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Law School Case Brief

M.A.L. v. Kinsland - 543 F.3d 841 (6th Cir. 2008)


School areas such as hallways constitute nonpublic forums. The public schools do not possess all of the attributes of streets, parks, and other traditional public forums that time out of mind, have been used for purposes of assembly, communicating thoughts between citizens, and discussing public questions. Hence, school facilities may be deemed to be public forums only if school authorities have by policy or by practice opened those facilities for indiscriminate use by the general public, or by some segment of the public, such as student organizations. If the facilities have instead been reserved for other intended purposes, communicative or otherwise, then no public forum has been created, and school officials may impose reasonable restrictions on the speech of students, teachers, and other members of the school community. The government does not create a public forum by inaction or by permitting limited discourse, but only by intentionally opening a nontraditional forum for public discourse.


Michael, a 14-year-old, eighth-grade student, participated in the nationwide "3rd Annual Pro-Life Day of Silent Solidarity" organized by the national group "Stand True." On the designated day, middle and high school students across the country express their views against abortion by wearing red armbands, distributing literature detailing various facts about abortion, and remaining silent throughout the school day with red tape over their mouths to symbolize that they speak for unborn children. Michael arrived at school, with red duct tape over his mouth and wrists, wearing a sweatshirt that said "Pray to End Abortion." Before school started, Michael also distributed leaflets containing abortion statistics to those who approached him. Mrs. Werner, a guidance counselor, told Michael that he must remove the duct tape and either turn his sweatshirt inside-out, take it off, or wear a different shirt. While in Principal Kinsland's office Michael raised the issue of leaflet distribution. Principal Kinsland informed Michael that his leaflets had to be pre-approved before he could distribute them and that, because Michael's leaflets had not been approved, he could not distribute them that day. Michael and his parents filed the instant lawsuit,  expressing an "urgent need" for injunctive and declaratory relief. The district court held that such a regulation of student speech was unconstitutional.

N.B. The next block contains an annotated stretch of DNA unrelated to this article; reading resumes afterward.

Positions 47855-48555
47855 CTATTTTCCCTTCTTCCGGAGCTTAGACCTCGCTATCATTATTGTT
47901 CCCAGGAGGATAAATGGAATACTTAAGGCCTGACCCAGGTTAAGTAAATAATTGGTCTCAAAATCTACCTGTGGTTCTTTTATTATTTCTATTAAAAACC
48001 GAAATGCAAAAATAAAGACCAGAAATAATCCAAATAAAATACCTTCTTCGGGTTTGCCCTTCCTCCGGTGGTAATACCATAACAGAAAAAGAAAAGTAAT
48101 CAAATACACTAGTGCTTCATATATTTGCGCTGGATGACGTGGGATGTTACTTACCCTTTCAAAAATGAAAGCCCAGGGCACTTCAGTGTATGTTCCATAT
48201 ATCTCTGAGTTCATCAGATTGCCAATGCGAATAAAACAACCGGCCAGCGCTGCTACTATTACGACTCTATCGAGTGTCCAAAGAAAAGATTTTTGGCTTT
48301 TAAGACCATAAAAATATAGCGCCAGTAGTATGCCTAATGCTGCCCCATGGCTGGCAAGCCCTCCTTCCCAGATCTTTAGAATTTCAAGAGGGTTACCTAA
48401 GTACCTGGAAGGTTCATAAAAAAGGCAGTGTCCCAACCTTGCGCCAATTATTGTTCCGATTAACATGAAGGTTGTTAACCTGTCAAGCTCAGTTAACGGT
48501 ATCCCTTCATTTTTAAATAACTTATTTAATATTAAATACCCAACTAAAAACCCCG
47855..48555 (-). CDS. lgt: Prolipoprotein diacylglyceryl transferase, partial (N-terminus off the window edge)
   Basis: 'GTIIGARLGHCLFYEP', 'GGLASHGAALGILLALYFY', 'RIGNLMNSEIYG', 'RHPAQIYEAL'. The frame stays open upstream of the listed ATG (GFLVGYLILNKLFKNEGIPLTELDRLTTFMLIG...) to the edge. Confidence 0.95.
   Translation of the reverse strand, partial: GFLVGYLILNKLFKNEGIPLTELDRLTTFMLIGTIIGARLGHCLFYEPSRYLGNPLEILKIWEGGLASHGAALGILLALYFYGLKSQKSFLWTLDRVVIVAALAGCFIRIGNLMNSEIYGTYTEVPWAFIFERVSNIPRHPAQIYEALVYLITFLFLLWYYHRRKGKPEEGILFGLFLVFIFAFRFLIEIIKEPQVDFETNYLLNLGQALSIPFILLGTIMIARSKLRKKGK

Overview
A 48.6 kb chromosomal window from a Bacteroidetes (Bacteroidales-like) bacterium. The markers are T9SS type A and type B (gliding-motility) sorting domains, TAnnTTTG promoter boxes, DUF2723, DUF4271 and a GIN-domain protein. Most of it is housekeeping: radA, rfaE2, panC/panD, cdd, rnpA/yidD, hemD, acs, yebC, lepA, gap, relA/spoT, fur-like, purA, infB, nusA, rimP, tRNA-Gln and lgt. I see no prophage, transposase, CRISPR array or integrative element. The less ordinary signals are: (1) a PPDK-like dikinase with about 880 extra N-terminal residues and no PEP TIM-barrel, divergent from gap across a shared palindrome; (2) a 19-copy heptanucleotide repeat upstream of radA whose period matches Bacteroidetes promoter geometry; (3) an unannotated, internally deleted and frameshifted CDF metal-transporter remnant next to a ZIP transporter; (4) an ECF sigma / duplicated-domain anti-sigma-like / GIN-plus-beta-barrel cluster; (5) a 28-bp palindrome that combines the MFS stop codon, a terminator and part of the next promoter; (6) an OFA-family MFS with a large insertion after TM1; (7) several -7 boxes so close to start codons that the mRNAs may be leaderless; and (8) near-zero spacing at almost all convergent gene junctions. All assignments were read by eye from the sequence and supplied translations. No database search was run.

Did the middle school's publication distribution policy and prohibition on hall way distribution violate Michael’s First Amendment rights?




The court held that school hallways constituted nonpublic forums and that since the school's hallway had not been opened for indiscriminate use by the public, it remained a nonpublic forum. Thus, the school district was entitled to put time, place, and manner restrictions on hallway speech so long as the restrictions were viewpoint neutral and reasonable. The court held that the school's minor regulation of the student's speech was reasonable and that there was no indication that the school's proposed time, place, and manner regulation of the student's speech was based on a desire to suppress the student's political viewpoint. Rather, the school's regulation allowed the student ample opportunity to express his viewpoint to his peers.

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